Bacteriology 102: A Review of Reasons for Anaerobic Growth

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Anaerobic Growth Review
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The following summary may help to explain how media formulations can allow anaerobic growth for organisms capable of doing so for one reason or another. The same organism – a typical strain of E. coli – was inoculated into tubes 1, 2 and 3, and a "facultative phototroph" was inoculated into tube 4.

In Tube #1, we have a medium containing peptone and agar plus other nutrients a "typical Bacteriology 102 organism" (i.e., a commonly-found, easy-to-grow chemo- or photoheterotroph) might require for metabolism and replication – except that nothing is included which would support anaerobic growth such as glucose (or something else that could be fermented) or nitrate (or some other electron acceptor/"oxygen substitute" that could be used in anaerobic respiration). After inoculation of this medium and incubation in the dark, any growth would be due to aerobic respiration with the growth only at the top of the medium. There would be no anaerobic growth except for some rare, exceptional organisms which can ferment amino acids; these we do not consider in Bact. 102.

Tube #2 is the same medium as in #1, but glucose has been added. After incubation (in the dark), any anaerobic growth would be due to fermentation of the glucose. Thus the medium can be used to detect whether or not an organism can respire (aerobically) or ferment. An example of such a medium is the Thioglycollate Medium we use to test common chemoheterotrophs for "oxygen relationships" (discussed here and more fully here).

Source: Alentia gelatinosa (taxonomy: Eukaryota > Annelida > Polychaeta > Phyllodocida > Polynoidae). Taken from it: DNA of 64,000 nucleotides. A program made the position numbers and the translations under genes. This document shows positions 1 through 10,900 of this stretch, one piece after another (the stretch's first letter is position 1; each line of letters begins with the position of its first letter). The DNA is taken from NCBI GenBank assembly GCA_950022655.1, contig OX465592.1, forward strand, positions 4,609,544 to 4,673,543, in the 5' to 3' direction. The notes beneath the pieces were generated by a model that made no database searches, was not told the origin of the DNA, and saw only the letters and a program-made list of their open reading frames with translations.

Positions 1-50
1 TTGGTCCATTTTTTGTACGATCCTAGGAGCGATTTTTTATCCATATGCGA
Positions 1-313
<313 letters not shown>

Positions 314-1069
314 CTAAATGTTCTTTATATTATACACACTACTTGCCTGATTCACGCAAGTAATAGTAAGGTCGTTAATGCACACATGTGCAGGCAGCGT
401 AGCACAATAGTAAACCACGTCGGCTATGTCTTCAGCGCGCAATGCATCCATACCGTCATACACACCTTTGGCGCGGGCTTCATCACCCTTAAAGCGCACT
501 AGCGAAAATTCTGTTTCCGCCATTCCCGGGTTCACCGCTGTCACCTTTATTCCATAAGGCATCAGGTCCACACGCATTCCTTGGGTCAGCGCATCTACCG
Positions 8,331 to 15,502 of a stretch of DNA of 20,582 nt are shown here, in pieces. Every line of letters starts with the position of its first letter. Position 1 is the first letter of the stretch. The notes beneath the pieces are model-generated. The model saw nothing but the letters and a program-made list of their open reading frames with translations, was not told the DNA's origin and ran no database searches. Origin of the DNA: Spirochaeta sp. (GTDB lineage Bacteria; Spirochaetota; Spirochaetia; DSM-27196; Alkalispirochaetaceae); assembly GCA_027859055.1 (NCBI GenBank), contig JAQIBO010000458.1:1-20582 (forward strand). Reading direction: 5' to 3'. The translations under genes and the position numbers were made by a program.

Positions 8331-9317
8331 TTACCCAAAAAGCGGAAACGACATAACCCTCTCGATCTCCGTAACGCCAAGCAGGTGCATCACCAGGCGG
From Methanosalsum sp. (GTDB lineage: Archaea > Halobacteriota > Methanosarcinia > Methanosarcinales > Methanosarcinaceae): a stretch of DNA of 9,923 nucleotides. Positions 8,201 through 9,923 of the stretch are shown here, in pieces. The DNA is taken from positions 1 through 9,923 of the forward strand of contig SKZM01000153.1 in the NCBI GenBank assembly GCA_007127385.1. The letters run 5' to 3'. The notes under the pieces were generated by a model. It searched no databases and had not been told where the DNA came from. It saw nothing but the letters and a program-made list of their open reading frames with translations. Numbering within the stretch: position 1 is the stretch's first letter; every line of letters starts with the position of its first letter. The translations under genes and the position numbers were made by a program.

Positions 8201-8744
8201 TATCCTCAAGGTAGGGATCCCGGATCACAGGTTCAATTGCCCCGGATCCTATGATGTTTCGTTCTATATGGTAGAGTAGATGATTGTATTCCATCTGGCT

Tube #3 is the same medium as in #1, but potassium nitrate has been added. After incubation (in the dark), any anaerobic growth would be due to anaerobic respiration where the organism is using nitrate as the electron acceptor. In Bact. 102 (Exp. 7), we do a test in a broth medium for nitrate reduction; with reagents we can detect nitrite formation, and with the Durham tube we can detect N2 gas formation. One can probably see why we would not want to include nitrate in the Thioglycollate Medium above.

Tube #4 is the same medium as in #1, but we have incubated the tube in the presence of light. With light as the ultimate energy source, anaerobic growth would be due to anoxygenic phototrophy. This is the basis for the test we do in Bact. 102 (Exp. 11.1) to see if our isolates of purple non-sulfur bacteria are either "strict phototrophs" (just anaerobic growth in the light) or "facultative phototrophs" (anaerobic growth in the light, plus aerobic growth due to aerobic respiration whether in the dark or the light). Click here for a summary of this test.

A relevant quiz/exam question which we repeatedly give in Bact. 102 is No. 3 on this page.

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Page last modified on 9/20/01 at 9:15 AM, CDT.

John Lindquist, Department of Bacteriology

University of Wisconsin – Madison